How does changing your password every 90 days increase security?

  • Where I work I'm forced to change my password every 90 days. This security measure has been in place in many organizations for as long as I can remember. Is there a specific security vulnerability or attack that this is designed to counter, or are we just following the procedure because "it's the way it has always been done"?

    It seems like changing my password would only make me more secure if someone is already in my account.

    This question was IT Security Question of the Week.
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    @Bill, thanks for this great question! We love rocking the boat and questioning "accepted wisdom"...

    It certainly makes sure that half the office has stickies with their password on their monitor or under their keyboard.

    A better question: If this is necessary, how many of those same admins are rotating their service account passwords that typically have way too many permissions? Most places I've worked set those to never expire.

    I hate this rule and have argued against it a lot. http://blog.damianbrady.com.au/2008/07/02/most-password-policies-are-bad/ for more details (in a comment for 0 rep)

    @johnfx, definitely. And how many allow exemptions for C-level (especially CIO) and directors (especially director of IT) who demand not to have expiring passwords.

    Obviously changing the password every day is impractical. If you graph the impracticalness vs number of days, and the increase in security vs number of days on the same graph, the lines always cross at 90 days, so 90 days is optimal :)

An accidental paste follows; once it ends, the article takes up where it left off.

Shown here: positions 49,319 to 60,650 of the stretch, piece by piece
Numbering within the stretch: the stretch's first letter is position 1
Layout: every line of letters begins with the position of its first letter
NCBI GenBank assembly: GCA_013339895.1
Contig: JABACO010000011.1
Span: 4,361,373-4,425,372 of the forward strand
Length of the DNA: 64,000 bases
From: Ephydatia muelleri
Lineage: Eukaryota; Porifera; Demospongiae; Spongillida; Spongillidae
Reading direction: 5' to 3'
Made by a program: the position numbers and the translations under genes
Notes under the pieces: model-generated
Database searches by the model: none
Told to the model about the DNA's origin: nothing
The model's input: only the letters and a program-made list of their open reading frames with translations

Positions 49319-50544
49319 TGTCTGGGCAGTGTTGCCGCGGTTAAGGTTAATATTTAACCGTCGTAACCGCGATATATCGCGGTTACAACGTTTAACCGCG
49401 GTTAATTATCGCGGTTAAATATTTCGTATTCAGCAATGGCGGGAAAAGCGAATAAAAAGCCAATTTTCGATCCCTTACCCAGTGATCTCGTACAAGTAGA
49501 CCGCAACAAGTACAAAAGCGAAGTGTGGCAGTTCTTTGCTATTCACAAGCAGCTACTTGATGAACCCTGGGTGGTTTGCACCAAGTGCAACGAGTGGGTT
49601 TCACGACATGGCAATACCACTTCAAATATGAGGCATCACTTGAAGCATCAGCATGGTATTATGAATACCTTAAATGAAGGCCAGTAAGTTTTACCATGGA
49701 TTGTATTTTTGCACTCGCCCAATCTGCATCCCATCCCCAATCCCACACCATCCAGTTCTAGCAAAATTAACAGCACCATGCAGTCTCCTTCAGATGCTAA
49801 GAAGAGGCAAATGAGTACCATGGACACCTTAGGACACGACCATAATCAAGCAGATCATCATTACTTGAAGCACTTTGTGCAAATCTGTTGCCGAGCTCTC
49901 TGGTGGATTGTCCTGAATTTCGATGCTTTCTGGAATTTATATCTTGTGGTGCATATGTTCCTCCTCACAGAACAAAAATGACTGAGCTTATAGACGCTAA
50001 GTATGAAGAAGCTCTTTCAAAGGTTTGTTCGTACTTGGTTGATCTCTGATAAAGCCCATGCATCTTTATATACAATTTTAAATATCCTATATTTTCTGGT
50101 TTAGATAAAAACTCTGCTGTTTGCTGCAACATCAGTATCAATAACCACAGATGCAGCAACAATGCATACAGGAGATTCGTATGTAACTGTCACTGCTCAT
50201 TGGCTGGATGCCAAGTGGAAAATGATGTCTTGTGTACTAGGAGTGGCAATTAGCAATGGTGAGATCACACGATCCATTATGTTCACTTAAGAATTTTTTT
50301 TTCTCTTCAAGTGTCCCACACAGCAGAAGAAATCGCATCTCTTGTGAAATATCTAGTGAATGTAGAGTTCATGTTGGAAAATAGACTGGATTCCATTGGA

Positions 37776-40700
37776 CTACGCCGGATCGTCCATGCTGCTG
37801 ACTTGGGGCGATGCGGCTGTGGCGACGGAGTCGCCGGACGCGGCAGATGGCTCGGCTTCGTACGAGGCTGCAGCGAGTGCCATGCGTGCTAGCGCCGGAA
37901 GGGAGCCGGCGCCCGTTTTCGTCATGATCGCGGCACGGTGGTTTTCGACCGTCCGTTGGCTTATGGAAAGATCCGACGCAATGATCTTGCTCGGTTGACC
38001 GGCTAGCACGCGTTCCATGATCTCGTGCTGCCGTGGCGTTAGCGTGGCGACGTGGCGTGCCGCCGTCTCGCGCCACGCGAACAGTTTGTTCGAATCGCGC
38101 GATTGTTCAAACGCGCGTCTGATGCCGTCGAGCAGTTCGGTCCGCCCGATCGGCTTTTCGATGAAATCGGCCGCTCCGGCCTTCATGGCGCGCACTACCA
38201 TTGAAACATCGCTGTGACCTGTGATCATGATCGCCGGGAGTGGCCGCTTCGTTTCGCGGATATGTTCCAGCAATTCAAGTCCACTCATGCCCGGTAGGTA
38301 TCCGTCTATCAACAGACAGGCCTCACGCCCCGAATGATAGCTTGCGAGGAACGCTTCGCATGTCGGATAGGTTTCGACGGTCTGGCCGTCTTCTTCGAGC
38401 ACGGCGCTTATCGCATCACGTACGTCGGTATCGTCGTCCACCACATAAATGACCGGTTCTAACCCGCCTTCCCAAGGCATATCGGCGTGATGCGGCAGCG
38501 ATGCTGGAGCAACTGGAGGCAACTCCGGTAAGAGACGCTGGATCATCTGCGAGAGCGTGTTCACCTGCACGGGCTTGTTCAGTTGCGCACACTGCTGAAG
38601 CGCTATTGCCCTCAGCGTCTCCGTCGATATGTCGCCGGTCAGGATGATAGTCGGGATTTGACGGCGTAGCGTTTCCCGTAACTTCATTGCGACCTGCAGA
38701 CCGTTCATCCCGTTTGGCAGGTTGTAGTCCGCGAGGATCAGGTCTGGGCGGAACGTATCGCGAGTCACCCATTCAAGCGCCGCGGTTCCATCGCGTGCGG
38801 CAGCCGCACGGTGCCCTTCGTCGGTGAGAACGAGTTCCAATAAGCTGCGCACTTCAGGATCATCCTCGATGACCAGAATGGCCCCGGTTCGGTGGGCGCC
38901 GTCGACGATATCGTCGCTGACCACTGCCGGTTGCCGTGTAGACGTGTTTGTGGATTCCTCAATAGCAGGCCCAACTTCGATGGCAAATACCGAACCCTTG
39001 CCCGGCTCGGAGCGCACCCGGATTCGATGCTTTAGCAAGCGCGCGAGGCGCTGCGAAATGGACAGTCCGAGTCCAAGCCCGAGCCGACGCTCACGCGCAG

I convinced the IT dept at my last job to make a tradeoff. We got rid of the password expiration policy in favor of stronger passwords. Everyone loved this decision, as they were able to actually remember their new password without keeping it posted to their monitor. Plus, their new passwords were more secure.

    I interviewed the IT-manager at an organization, and he said when the relaxed their password policy, the yellow notes started to disappear.

    Yahoo is doing away with passwords, going password free. I think this is a better idea. They text you a password that is only "good" for 5 minutes, or X amount of time, but you get to keep you authentication cookie. So it's like changing your password every time you login.

    Would like to add ,Users are not careful enough with their passwords while creating accounts on other sites , So for example A has thought of a new password X for his banking transaction , in a months time he might make many more accounts on lot less secure sites ( which does not use HTTPS/SECURE HASHING/... ) where he might use the same password which makes him vulnerable to another attack vector . Making "time out" password a good strategy.

  • Justin Cave

    Justin Cave Correct answer

    9 years ago

    The reason password expiration policies exist, is to mitigate the problems that would occur if an attacker acquired the password hashes of your system and were to break them. These policies also help minimize some of the risk associated with losing older backups to an attacker.